Should we put so much weight on NFP?  Statisticians suggest "probably not."

The WSJ lays the blame for the latest obsession (in part) at the feet of Fed Chair Bernanke: 

"Yet from a statistician’s point of view, the market’s reaction to the jobs data is hard to fathom. Over the past six years, the economists’ consensus has missed the reported number, on average, by about 82,000 jobs, according to Bianco Research. That might look like a big difference. But as a percentage of total payroll employment — 135 million — it’s actually very small, less than one tenth of 1%. Because some miss is always expected, it would take a much bigger divergence from Wall Street’s expectation — say a number of more than 200,000 above or below consensus — to be meaningful, says David Juran, a statistics professor at Columbia Business School.

For a while, it seemed that the bond market had come to its senses. At the end of last year, according to Bank of America, the sensitivity of bond prices to the jobs report had fallen sharply. Now, though, the Federal Reserve’s new chairman, Ben Bernanke, has stated that future monetary-policy moves will depend on changes in economic data. Hence, like it or not, traders — and Wall Street economists — will be glued to their screens this morning. "If I’m a trader I have to trade off of it, because everyone else does," says Paul Kasriel, chief economist at the Northern Trust Co. in Chicago."

Interesting stuff, though I have two criticisms:

First, The Street  has been fairly obsessed with NFP for years, so its not really fair to lay all the blame on Bernanke. I read his "Data Dependant" schtick as a ready excuse for doing what he wants to do anywway. This is especially the case, given what we know about how subject to revision this data is, and how long it takes for the Fed’s action to be felt in the economy.

Second, the statistical take given above is glib and misleading — Yes, its true that the average miss of 82,000 jobs as a percentage of total 135
million payroll employment is small, less than one tenth of 1%.

But we track NFP to ascertain how many new jobs are being created within the economy. That provides insight into how robust the cycle is, how much money consumers will have to spend, etc.

A miss of 82k per month — when the trailing 12 month average of new jobs created is about 175k per month — is off by a huge percentage: ~47%.

Source:
Payroll Day
MARK WHITEHOUSE
WSJ, March 10, 2006; Page C1
http://online.wsj.com/article/SB114195337400494301.html

Category: Data Analysis, Employment

Please use the comments to demonstrate your own ignorance, unfamiliarity with empirical data and lack of respect for scientific knowledge. Be sure to create straw men and argue against things I have neither said nor implied. If you could repeat previously discredited memes or steer the conversation into irrelevant, off topic discussions, it would be appreciated. Lastly, kindly forgo all civility in your discourse . . . you are, after all, anonymous.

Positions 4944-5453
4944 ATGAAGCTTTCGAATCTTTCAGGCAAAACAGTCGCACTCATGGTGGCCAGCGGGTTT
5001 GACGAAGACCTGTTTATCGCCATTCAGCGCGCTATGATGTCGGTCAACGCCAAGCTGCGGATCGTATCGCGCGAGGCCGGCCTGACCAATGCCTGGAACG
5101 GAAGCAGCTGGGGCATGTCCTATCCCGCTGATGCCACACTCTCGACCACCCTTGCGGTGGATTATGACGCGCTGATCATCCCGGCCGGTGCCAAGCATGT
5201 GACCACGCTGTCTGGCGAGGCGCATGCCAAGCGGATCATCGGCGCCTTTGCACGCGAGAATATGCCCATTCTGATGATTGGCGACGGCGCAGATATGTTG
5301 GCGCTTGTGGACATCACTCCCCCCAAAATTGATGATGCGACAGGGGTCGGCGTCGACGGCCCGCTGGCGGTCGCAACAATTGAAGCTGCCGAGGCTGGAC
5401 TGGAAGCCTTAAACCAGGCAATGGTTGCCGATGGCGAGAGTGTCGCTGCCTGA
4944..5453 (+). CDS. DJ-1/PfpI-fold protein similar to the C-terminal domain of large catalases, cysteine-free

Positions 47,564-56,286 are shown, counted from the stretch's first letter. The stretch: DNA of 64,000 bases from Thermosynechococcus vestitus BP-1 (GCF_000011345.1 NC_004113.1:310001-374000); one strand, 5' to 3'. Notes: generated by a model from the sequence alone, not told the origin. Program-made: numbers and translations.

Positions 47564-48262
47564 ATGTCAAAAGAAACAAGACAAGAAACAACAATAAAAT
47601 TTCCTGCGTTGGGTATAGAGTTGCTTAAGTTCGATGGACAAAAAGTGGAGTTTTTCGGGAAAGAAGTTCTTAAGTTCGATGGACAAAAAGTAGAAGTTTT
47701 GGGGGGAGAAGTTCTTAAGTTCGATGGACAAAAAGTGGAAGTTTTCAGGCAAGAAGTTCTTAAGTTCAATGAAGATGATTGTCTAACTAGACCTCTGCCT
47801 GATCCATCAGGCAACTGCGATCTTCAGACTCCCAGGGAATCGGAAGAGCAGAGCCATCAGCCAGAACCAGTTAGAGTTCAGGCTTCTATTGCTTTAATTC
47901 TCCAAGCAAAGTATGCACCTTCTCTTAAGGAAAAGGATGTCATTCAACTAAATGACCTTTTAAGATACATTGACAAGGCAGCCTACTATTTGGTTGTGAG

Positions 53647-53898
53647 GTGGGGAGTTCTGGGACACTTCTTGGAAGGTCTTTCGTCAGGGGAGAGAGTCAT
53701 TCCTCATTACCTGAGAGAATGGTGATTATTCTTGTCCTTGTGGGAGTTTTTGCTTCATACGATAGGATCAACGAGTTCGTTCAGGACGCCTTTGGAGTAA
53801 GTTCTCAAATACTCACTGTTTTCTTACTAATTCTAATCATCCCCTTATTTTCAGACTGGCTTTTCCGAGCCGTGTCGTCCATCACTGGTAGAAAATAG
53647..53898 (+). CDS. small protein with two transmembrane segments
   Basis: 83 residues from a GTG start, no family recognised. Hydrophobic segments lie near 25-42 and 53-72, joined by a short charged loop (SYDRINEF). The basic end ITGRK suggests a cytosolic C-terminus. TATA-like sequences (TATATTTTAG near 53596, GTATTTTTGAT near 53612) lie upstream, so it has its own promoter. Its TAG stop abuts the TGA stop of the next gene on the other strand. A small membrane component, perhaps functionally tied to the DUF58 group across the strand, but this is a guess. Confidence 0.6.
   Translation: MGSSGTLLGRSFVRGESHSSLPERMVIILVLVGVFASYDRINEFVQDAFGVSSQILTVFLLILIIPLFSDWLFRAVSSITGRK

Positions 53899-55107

4 Responses to “Why do we overweight NFP ?”

  1. Curmudgeon says:

    memo to the geniuses at Columbia Business School: a big average forecasting miss means the number has… drum roll… high informational content.

    if everybody nailed it every time, it would be a snoozefest, like say leading indicators.

    the employment report is the first info on the previous month, gives you some ideas on hours worked in different sectors, industrial production, construction, personal income…sets the tone for the whole month.

  2. fred c. dobbs says:

    A miss of 82K on the forecast is nothing. The statisticians at the BLS (your fav villians) say the payroll number they report is statistically significant within 99K or so. Once again, we must learn to look at the trends, not the monthly number.
    Of course bond traders pay too much attention to essentially meaningless monthly data, but what else can they do? They aren’t qualified for any productive work.

  3. kharris says:

    “A miss of 82k per month — when the trailing 12 month average of new jobs created is about 175k per month — is off by a huge percentage: ~47%.”

    Let’s remember what it is that is being forecast. We aren’t talking about the underlying number, but the first difference. I can come within 0.5% of the monthly jobs tally in my sleep. Can you get within 0.5% of IBM’s month-end stock price with only the prior month-end price as the last level you know? The lower limit for both stock prices and payroll employment is zero, right?

    Try getting within 42% of the monthly change in a stock’s value before casting asparagus toward forecasters of jobs, or retail sales, or whatever. Or try publishing a jobs forecast yourself, month after month.

  4. kharris –

    The “asparagus” I was casting wasn’t on the jobs forecastors — it was on the statisticians who claimmed the 82,000 per month average miss was “as a percentage of total payroll employment — 135 million — it’s actually very small, less than one tenth of 1%.”

    Thats sleight of hand — its the new job creation that we track — not the total.

    Back to decaf for you